Person standing in front of a tennis ball in an eye shaped hole

Depth Perception and Me

Last updated: July 2022

Rafael Nadal just won the men’s tennis championship on the red clay courts of the Roland Garros in Paris for the 14th time.

As he triumphed against a much younger player, he couldn’t feel his left foot because of the injections to block the pain from an old injury.

Nadal has said that the pain is always somewhere. He was quoted in the Wall Street Journal after his win that “It’s not that he’s injured he is just forever “a player living with an injury.”

In the second year after my diagnosis of wet macular degeneration (AMD), I feel as though I am always living with an injury.

Depth perception and AMD

I have always loved playing tennis. I’m not very good, never have been. Actually, badminton is my favorite game. And, before I was diagnosed with AMD, I was learning to play pickleball. Pickleball is more like doubles tennis. The racquet is an oversized ping pong paddle and the ball is a Wiffle ball.

My trouble hitting the pickleball should have been the first sign that something was wrong with my vision. My hand-eye coordination had never been great but 6 months before my diagnosis I realized that I was having new difficulty getting to the ball.

The issue was depth perception.

An AMD symptom and side effect

According to the American Academy of Ophthalmology, depth perception is the ability to see things in 3 dimensions (including length, width, and depth), and to judge how far away an object is. If I am going to hit a tennis ball or not pour too much tea into a cup, I need to use depth perception.

For accurate depth perception, you generally need to have binocular (two-eyed) vision. In a process called convergence, our 2 eyes see an object from slightly different angles and our brain compares and processes the 2 sets of information to form a single image. When both eyes see clearly and the brain processes a single image effectively, it is called stereopsis.

People who rely on vision primarily in one eye (called monocular vision) may struggle with depth perception. Because I have vision loss in one eye from AMD, I’ve developed some ability to rely on the vision in my “good eye” to compensate. My brain has adjusted in various ways to make up for the limited visual input from just one eye.

Serious side effects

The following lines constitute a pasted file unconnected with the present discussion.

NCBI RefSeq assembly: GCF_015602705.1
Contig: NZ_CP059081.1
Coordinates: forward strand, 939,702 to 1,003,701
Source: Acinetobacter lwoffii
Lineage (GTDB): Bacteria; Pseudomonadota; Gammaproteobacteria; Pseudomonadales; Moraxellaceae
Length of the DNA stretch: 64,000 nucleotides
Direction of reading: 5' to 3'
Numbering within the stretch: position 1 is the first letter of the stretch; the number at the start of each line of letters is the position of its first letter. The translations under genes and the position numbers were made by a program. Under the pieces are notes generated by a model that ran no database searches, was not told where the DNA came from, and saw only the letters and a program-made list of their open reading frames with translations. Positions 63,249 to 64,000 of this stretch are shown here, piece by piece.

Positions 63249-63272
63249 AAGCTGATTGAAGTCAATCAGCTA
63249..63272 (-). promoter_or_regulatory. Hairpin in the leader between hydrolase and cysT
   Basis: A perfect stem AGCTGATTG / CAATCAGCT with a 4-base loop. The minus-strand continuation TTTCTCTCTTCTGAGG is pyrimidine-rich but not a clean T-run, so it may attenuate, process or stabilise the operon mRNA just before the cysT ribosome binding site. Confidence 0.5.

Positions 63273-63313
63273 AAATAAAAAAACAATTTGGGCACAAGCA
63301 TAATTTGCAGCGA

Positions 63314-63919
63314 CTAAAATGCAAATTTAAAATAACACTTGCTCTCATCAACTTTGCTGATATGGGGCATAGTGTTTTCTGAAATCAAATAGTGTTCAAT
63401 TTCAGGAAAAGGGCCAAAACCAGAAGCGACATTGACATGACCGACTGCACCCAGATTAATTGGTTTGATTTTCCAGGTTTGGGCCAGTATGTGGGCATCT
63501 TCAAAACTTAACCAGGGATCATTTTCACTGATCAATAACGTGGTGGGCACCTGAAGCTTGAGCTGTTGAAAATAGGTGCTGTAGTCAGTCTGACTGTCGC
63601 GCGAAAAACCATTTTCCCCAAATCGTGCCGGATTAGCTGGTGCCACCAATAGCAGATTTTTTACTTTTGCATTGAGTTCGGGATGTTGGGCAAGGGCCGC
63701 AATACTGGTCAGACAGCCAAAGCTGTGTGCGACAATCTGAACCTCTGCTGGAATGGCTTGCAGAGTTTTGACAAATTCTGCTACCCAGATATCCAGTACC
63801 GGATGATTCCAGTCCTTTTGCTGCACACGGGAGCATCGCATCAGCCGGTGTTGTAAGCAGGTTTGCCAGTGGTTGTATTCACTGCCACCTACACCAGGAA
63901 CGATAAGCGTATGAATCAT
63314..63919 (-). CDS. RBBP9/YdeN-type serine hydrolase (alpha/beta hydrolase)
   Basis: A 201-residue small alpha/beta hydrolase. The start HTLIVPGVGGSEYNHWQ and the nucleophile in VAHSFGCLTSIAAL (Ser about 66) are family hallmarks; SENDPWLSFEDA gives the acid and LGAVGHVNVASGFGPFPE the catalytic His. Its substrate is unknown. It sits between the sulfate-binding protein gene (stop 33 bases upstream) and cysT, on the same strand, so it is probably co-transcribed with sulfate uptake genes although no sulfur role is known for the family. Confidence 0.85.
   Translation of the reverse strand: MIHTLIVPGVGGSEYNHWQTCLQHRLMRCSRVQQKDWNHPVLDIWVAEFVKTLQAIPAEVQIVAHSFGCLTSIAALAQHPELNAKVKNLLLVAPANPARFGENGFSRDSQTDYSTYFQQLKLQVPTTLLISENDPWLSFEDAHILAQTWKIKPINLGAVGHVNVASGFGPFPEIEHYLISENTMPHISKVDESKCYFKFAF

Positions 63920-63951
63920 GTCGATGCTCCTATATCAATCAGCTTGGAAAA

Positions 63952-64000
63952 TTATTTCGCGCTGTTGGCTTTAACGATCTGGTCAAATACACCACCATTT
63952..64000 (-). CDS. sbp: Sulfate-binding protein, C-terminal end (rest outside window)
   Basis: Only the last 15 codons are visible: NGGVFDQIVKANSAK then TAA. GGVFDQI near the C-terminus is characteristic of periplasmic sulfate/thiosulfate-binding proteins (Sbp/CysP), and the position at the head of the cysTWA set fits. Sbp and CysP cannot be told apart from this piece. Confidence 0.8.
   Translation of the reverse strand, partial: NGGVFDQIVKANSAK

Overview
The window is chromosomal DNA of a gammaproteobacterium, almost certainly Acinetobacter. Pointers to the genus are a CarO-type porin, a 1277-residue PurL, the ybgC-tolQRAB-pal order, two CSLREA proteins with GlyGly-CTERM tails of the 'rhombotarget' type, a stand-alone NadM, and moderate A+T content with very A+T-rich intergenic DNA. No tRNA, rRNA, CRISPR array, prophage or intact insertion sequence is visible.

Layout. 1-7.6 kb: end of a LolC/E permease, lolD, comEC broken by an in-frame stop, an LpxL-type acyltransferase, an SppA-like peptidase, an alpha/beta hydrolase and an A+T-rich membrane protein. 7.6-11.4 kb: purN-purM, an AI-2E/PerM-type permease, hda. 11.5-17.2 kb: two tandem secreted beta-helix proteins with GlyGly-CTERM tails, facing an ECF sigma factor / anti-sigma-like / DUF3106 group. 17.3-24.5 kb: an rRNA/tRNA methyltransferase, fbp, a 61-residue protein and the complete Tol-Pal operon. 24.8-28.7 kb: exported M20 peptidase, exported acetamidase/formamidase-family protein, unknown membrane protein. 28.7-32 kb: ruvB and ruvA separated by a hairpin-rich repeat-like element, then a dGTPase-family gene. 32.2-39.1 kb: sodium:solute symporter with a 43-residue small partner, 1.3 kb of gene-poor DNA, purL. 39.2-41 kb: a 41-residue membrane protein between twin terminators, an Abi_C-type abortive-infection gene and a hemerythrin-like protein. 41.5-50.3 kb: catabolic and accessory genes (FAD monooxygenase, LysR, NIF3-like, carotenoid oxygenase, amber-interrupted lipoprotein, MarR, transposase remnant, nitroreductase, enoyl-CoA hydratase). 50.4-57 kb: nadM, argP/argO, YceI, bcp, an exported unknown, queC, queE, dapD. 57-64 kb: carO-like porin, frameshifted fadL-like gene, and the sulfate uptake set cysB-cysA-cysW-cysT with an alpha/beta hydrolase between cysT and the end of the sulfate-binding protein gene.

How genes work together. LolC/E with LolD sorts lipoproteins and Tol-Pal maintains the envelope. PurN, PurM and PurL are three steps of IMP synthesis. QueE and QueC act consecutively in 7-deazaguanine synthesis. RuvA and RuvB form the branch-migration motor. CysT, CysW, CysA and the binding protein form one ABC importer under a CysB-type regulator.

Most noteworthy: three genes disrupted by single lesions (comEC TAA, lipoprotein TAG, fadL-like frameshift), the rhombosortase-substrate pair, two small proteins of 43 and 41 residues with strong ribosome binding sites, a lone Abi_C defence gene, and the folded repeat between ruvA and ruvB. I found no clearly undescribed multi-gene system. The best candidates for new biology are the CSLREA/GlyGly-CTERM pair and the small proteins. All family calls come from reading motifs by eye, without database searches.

Giving up pickleball is not the worst thing that can happen to you with impaired depth perception. You can lose the ability to distinguish the distance between your car and the one in front of you. You can have trouble telling the difference between the curb and the pavement. You can have trouble navigating stairs.

The first is annoying, the other 3 can be deadly.

What to do?

It may sound silly but I practice putting the cap on my pen. I move the cap from hand to hand and do it up and down.

A low vision specialist recommended drawing a grid of 9 circles (3 rows of 3) and practicing touching your pen or finger to the circles.

All my coffee and tea cups now have white interiors. A lot easier to see how much coffee is in a cup up against a white background.

Be sure that there’s good lighting on the stairs. If necessary and possible, paint the bottom stair a bright color.

Make an appointment with a low-vision optometrist to be evaluated for bioptic lenses. These glasses have a miniature telescope mounted on one or both of the eyeglass lenses. Some states allow people with low vision to drive with the use of bioptic lenses.

Living with an injury

I’m going to reach out to coaches and see how I could possibly adapt my vision to play badminton or simply hit a tennis ball against a backboard or try a slow version of pickleball. It isn’t about winning or being a champion, it is about having fun for as long as I can.

Living and playing with an injury is not the end of the world. Just ask Rafael Nadal.

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